I was troubled by these statements as it represented to me that despite the well attended national convention of the PMDC recently in Kenema; despite the close links between that party and the ruling APC; and despite the party’s capability to take away votes from the SLPP, the SLPP has not grasped the simple concept that ‘politics is a number game’. While the APC is openly and untraditionally supporting the PMDC and its grass root members – further dividing the SLPP votes in its traditional south and east of the country, the SLPP which has closer relationship with the PMDC continues to play the blame game and fails to reach out to their brothers and sisters who were once members of the GOP. I am not sure why Mr. Fadika thinks that the continued split of the south-eastern votes between the SLPP and APC will get the SLPP back to power. I am not sure why Mr. Fadika thinks that with SLPP’s struggle with the electorate in the north, west, south and east of Sierra Leone will get the SLPP back to power. Well, some in the SLPP might say, let us just leave the PMDC to dissolve itself naturally. While that wishful thinking might make meaning to SLPP now, but PMDC seems to be running its normal organizational operations despite the fact that some of its members have defected back to the SLPP. However, some of their other members might still decide to go to the APC. Meanwhile, I am in total agreement with Mr. Fadika on his statement about the APC. I think that he was politically correct. But his over confidence is dangerous for the party, especially when it is observed to be held so highly by a man considered as one of the staunch national executive members. His current position on PMDC might be the same across the national executive – which worries me.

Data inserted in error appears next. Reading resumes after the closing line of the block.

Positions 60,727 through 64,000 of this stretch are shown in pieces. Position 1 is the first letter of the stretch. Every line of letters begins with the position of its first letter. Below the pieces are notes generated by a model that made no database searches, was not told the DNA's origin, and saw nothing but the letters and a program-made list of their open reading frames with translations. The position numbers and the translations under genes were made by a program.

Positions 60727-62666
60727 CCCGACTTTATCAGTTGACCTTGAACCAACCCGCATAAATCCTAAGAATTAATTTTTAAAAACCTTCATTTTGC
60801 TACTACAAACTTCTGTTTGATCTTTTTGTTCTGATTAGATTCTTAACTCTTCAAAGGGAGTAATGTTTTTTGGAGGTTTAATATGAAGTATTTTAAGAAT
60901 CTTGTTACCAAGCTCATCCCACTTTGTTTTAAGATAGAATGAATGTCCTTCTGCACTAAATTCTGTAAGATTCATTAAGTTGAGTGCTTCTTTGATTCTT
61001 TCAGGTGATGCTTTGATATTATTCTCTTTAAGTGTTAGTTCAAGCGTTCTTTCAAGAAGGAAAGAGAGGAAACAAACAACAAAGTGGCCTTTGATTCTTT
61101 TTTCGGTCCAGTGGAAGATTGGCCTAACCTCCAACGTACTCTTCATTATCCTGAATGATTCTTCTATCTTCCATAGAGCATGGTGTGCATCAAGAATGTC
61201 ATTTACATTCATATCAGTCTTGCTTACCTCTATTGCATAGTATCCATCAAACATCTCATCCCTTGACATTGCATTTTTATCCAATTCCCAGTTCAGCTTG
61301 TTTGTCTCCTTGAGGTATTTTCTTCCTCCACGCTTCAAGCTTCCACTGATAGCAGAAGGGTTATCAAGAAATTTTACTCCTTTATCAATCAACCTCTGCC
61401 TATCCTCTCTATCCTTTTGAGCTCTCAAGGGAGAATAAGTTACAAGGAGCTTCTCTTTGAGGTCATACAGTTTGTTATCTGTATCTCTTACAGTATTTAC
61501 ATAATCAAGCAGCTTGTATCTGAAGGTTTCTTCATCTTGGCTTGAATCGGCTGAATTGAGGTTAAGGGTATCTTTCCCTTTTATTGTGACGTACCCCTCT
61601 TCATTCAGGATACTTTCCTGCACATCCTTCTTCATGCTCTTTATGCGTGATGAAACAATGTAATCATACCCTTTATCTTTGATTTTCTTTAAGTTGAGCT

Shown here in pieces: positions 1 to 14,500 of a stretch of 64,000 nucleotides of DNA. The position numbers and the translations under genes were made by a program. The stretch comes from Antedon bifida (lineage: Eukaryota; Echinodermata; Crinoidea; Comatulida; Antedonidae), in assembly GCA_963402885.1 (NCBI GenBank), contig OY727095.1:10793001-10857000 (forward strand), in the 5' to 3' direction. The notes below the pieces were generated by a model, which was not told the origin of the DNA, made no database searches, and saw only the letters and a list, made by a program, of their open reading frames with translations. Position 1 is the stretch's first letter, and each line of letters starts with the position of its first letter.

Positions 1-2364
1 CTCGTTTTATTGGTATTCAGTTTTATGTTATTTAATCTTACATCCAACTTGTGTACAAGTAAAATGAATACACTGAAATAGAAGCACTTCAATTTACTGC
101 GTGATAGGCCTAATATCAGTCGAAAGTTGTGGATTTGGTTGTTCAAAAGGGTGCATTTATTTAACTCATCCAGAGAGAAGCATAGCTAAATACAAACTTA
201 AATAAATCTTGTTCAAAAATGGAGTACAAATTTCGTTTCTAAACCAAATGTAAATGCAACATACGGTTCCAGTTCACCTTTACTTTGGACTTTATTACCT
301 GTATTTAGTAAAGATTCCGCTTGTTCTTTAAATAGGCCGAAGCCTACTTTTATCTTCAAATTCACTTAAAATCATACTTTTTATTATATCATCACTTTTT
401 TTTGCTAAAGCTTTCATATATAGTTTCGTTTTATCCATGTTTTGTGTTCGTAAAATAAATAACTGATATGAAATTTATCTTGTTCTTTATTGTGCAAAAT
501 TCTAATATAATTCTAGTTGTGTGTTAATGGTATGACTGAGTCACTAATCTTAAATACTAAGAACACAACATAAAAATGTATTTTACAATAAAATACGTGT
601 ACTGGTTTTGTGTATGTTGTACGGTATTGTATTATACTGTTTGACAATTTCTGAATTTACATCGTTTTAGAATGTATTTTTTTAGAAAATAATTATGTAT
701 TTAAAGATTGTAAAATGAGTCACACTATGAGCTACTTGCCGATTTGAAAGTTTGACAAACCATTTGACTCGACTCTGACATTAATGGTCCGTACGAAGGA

Being born in an SLPP family, raised with that party’s political philosophy and ideology, participated in the party’s activities in the Young Generation wing in Kenema and in the United States, I took a hard decision myself in 2005 to join other Sierra Leoneans to form the PMDC. Neither I nor any of those founders of PMDC did any wrong to anyone in forming that party. What we did was exercising our free democratic rights as free Sierra Leoneans because we felt something was going wrong in the SLPP which seemed irresolvable – an attestation which continues to manifest itself even today. We thought that strangers and people with political blemishes were clandestinely taking over the SLPP, and nothing substantial was happening to address the problem. We thought that despite his chronological age which was by far an age equivalent to our grand fathers, but that we were more of seniors in SLPP than Berewa who was selected by Kabbah and his cohorts. While in the PMDC, I held the position of Assistant Secretary General of the party’s USA/Canada region, Secretary General of the party’s Delaware Valley chapter, member of the Technology team, leader of the USA delegation to the 2007 conference held in Bo, and webmaster of the party’s website. Holding these positions, I got to know much about the PMDC starting from the leader down to the grass root members.